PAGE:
Eliminating School Propertytaxes Topic Of Hearing In W-B
WILKES-BARRE — The debate over eliminating school property taxes highlighted a hearing Monday hosted by a group of state House Democrats.
Two advocates of eliminating school property taxes testified before the 10-member House Democratic Policy Committee, arguing an increase in the payroll tax and expansion of the sales tax could offset money property owners pay.
State Rep. Eddie Day Pashinski said property tax elimination — while a goal for many — has been considered for more than 15 years and lawmakers have not been able to come up with a viable way to offset the loss of property tax revenue.
“The question is where do we come up with the money? How do we come up with that money and who does it affect?” Pashinski asked.
Jim Rodkey, of the Pennsylvania Property Rights Association, and Ron Boltz, of the Pennsylvania Liberty Alliance, had testified about their support of property tax elimination during the hearing at King’s College attended by Democratic state legislators from around the state.
“You obviously put your heart and soul into this and so have we,” Pashinski told Rodkey and Boltz.
He said his door is always open to discuss the issue.
The bill touted by those who want to eliminate property taxes would increase state income taxes from
3.07 percent to 4.95 percent and expand the state’s sales tax.
Dr. Tony Grieco, the Luzerne Intermediate Unit executive director, argued eliminating property taxes would leave schools underfunded. Also, taxes really wouldn’t be eliminated, he said.
Under current proposals, property owners in a school district still would be on the hook to pay the debts schools owe for loans, Grieco noted.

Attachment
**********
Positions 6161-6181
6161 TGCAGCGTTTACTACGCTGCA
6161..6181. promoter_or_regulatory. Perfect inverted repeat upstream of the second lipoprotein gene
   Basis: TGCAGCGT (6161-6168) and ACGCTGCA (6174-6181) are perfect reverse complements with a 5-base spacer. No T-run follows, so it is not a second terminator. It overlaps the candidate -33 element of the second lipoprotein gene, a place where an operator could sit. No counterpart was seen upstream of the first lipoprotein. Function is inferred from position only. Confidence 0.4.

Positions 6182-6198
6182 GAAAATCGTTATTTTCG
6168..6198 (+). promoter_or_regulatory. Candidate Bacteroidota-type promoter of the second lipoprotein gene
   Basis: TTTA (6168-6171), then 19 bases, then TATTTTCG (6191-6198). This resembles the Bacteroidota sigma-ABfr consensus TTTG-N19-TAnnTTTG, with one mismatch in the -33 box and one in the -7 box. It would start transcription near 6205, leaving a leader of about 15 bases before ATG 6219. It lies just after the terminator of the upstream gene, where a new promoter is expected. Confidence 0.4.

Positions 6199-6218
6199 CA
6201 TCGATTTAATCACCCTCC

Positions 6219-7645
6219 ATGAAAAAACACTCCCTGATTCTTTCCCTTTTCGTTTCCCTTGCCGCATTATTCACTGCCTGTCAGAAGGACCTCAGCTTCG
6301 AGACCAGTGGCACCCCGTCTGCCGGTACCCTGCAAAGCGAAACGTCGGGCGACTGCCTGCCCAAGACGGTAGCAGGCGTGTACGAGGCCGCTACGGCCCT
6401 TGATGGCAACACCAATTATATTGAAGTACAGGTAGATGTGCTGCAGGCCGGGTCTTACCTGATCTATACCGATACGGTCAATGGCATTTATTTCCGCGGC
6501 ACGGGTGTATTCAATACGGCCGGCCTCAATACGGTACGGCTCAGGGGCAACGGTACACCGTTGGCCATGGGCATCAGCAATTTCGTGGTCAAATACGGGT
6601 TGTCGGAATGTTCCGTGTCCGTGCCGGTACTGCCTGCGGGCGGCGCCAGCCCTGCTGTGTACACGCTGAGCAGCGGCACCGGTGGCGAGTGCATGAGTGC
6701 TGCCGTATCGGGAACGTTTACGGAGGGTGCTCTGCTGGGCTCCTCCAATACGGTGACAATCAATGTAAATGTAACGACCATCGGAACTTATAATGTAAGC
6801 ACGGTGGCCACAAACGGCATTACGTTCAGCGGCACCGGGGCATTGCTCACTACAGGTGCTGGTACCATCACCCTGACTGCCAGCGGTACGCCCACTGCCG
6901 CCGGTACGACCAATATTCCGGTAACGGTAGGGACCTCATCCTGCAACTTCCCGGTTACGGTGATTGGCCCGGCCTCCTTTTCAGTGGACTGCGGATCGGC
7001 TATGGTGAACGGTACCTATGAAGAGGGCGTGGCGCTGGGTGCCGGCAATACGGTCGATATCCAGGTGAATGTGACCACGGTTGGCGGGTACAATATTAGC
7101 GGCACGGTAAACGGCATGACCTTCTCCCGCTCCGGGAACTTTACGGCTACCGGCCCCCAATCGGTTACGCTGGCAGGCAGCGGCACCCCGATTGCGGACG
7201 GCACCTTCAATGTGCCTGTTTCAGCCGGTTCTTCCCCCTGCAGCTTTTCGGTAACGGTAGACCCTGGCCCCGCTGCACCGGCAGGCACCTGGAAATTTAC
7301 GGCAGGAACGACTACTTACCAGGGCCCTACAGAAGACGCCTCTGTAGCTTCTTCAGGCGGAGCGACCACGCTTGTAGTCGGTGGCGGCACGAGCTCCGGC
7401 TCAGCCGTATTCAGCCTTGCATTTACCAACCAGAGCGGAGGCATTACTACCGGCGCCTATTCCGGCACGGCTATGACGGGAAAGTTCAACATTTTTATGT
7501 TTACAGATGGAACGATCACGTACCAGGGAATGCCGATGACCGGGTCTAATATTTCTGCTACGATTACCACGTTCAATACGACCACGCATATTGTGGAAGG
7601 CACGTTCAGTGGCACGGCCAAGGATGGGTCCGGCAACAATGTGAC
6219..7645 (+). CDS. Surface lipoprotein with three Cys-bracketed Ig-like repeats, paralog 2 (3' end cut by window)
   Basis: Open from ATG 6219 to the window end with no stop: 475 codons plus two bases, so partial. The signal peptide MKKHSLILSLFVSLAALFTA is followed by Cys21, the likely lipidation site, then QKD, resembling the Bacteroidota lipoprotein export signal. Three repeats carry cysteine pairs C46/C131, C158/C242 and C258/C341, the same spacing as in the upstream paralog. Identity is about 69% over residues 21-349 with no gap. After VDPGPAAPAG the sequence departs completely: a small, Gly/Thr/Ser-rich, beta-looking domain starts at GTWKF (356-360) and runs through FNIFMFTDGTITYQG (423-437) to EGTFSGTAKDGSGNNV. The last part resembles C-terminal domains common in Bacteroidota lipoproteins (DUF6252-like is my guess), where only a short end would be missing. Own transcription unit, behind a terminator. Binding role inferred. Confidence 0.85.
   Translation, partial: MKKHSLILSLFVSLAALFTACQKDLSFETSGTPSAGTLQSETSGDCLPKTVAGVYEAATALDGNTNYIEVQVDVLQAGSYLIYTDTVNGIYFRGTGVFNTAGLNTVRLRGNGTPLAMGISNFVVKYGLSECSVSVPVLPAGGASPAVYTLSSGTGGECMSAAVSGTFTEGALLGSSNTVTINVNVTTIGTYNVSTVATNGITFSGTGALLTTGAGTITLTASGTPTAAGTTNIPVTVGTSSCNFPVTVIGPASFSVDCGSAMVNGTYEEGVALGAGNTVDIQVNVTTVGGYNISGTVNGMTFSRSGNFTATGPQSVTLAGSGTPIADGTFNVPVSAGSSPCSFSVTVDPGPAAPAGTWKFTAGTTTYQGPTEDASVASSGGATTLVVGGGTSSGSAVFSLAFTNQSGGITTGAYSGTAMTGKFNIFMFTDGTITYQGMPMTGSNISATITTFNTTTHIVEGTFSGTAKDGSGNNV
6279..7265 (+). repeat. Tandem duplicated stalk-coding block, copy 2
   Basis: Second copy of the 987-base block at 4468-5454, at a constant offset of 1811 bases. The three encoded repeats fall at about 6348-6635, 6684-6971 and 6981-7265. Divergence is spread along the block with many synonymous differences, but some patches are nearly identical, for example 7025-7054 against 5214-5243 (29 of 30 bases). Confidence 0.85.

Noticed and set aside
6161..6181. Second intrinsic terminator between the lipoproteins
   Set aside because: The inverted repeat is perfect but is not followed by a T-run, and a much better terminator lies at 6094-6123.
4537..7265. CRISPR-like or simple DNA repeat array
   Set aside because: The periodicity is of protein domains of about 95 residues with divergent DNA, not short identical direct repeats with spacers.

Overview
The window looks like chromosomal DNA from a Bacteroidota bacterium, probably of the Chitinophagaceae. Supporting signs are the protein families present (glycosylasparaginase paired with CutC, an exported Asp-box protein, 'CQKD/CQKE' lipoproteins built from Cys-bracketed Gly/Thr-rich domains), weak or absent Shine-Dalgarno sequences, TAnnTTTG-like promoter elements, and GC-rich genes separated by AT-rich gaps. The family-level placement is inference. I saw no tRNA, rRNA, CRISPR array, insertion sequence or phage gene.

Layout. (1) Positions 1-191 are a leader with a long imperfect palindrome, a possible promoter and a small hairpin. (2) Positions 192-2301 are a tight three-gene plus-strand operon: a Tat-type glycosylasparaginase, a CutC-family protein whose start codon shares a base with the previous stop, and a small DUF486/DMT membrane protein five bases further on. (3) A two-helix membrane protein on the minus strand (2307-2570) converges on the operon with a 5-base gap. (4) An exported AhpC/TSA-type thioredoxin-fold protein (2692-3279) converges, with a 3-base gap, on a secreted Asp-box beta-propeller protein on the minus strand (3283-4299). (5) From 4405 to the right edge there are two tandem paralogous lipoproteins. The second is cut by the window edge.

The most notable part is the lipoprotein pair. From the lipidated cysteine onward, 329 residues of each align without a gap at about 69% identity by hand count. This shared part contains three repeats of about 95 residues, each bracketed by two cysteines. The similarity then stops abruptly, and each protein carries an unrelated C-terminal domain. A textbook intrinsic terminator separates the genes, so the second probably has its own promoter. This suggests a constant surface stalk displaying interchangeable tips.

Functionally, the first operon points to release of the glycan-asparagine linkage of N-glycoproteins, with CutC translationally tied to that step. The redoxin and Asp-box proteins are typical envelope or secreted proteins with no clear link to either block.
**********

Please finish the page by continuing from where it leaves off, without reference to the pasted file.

Pashinski, D-121, of Wilkes-Barre, noted that point during the presentation from Rodkey and Boltz.
They responded that studies show the payments for debts would only account for about 17 percent of current tax bills, which would be an 83-percent savings.
The first presenter of the afternoon was also against eliminating property taxes.
Stephen Herzenberg, executive director of the Keystone Research Center, said his group has come up with plan to raise billions of additional dollars per year while lowering taxes for most Pennsylvanians.
It’s called the Fair Share Tax.
Under the plan, income taxes would be reduced to
2.8 percent and the tax on wealth income would be raised to 6.5 percent. Wealth income would include dividends, capital gains, royalties, profits, and lottery winnings, Herzenberg said.
Herzenberg, who has a doctorate in economics from the Massachusetts Institute of Technology, said the plan would raise $2.2 billion per year for the state.
“This is not revenue that comes from working people,” Herzenberg said.
Sue Henry, a former radio talk show host who is Pashinski’s Republican opponent in November’s election, attended Monday’s session. She said she has long supported the advocates trying to nullify school property taxes, one of the top issues she raised when she announced her bid for state representative.
“It’s the issue most people I speak to care deeply about. They are terrified to lose their most valuable asset, their house,” Henry said. “... It’s a tragedy it has come to this. I don’t know what Harrisburg is waiting for. I guess they haven’t lost their house yet. The time to talk is over. It’s time to do something.”
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